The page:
New initiative to improve HIV health outcomes for Black men who have sex with men

The results of a multi-year initiative aimed at improving HIV health outcomes for Black men who have sex with men (MSM) are published in a new Supplement in the peer-reviewed journal AIDS Patient Care and STDs.

Black MSM have higher rates of HIV infection than their White counterparts and face a number of comorbidities and challenges that impact their ability to engage or remain in care.

The Health Resources and Services Administration (HRSA) through the Ryan White HIV/AIDS Program's (RWHAP) Special Projects of National Significance (SPNS) Program launched a multiyear initiative called "Implementation of Evidence-Informed Behavioral Health Models to Improve HIV Health Outcomes for Black Men Who Have Sex with Men." The goal of this initiative was to adapt and implement evidence-based approaches for linking, engaging, and re-engaging, and retaining Black MSM with HIV in medical care and supportive services.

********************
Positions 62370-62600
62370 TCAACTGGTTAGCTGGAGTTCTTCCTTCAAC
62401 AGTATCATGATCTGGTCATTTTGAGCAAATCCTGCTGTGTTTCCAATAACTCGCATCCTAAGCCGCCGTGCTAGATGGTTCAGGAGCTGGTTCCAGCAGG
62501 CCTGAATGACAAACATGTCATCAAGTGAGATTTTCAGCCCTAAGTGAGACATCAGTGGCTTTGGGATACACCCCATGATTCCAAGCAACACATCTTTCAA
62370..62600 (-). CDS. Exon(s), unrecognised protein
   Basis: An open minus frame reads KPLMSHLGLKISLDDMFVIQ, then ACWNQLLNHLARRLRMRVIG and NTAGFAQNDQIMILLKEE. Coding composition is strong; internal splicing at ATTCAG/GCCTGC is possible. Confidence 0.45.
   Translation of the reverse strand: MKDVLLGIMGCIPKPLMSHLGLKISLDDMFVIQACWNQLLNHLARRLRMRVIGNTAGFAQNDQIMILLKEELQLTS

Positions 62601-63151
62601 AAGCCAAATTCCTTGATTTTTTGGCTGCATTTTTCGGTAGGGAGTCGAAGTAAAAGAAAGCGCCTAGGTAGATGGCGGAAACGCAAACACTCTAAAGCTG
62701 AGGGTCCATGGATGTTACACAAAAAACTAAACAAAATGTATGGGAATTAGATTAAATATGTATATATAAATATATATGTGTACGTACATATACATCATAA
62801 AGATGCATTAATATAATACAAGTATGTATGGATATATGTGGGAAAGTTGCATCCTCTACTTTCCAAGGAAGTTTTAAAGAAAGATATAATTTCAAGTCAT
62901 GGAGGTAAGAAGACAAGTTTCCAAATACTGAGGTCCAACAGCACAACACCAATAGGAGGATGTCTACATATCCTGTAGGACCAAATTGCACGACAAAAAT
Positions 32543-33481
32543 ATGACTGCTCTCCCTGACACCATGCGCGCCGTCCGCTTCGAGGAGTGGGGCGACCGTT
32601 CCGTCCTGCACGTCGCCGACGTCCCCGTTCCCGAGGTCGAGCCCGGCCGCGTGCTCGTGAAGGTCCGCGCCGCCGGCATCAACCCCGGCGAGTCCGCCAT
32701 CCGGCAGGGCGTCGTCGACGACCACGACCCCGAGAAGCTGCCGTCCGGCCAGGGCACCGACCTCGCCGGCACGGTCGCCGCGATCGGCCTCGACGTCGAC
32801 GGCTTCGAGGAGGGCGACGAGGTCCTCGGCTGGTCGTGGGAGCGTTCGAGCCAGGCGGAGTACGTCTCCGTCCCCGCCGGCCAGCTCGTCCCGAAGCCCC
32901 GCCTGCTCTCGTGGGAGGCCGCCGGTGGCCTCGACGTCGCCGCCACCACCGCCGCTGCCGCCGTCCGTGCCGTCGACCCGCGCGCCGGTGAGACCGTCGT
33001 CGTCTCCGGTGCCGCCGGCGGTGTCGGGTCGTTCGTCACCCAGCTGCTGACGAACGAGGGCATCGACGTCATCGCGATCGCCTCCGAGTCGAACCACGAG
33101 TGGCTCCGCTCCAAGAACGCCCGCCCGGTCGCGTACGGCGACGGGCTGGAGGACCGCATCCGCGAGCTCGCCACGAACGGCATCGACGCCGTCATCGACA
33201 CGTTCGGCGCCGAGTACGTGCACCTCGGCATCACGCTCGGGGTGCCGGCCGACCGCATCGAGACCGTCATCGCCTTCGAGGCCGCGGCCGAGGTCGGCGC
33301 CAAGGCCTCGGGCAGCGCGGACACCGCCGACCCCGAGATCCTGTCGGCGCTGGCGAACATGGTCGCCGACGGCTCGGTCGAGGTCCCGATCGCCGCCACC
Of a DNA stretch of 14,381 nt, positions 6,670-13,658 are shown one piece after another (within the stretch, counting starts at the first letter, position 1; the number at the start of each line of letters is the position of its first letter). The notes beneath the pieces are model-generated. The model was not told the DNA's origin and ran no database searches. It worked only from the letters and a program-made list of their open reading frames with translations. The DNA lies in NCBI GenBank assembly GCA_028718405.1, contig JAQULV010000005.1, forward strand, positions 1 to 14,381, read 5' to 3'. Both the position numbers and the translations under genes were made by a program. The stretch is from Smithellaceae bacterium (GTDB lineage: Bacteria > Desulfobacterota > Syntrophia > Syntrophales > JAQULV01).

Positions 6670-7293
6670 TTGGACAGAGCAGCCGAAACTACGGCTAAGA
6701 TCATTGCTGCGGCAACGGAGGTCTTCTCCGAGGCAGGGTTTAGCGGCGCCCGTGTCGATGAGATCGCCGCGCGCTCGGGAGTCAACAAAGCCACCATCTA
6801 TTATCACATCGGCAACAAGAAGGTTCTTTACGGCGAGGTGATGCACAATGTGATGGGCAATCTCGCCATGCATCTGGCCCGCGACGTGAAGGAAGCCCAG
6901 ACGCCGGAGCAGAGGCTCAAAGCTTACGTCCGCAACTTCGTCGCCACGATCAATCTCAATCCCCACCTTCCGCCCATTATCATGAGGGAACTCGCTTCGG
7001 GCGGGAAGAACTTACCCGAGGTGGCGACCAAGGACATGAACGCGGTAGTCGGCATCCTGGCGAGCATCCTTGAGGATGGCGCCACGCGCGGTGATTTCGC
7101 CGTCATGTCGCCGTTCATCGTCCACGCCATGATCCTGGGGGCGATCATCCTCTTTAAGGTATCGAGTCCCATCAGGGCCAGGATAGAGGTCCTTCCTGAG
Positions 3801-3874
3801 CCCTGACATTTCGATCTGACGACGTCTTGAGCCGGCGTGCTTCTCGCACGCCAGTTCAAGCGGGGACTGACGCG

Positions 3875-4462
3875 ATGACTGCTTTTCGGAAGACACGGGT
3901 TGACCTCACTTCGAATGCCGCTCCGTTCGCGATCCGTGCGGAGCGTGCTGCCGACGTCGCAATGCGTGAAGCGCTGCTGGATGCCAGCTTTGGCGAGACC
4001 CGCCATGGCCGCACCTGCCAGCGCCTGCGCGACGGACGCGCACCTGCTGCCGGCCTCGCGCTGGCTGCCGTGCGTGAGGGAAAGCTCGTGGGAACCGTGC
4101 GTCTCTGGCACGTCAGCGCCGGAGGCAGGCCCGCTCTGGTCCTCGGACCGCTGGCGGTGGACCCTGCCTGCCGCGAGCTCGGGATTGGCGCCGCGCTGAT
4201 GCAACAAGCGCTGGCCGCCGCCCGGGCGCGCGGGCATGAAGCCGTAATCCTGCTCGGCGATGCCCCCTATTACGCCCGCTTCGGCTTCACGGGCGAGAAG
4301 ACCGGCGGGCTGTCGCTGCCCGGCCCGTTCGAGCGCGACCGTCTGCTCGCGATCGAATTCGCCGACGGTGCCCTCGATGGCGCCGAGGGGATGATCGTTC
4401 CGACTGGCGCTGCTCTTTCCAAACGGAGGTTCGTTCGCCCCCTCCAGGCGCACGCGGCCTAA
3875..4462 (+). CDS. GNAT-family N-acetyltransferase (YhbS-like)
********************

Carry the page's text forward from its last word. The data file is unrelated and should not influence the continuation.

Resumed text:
The Supplement in AIDS Patient Care and STDs, titled "Evaluation, Findings, and Lessons Learned from the RWHAP SPNS Black MSM Initiative," presents the findings from the four-year project. It includes commentary from frontline staff who highlight their direct observations on the implementation of the intervention models, with lessons learned that can be applied in future studies. The supplement articles demonstrate that the evaluations found improvements in several key outcomes, including retention in care, receipt of HIV prescriptions, and viral suppression.

This issue was produced with support from the SPNS Black MSM Initiative.


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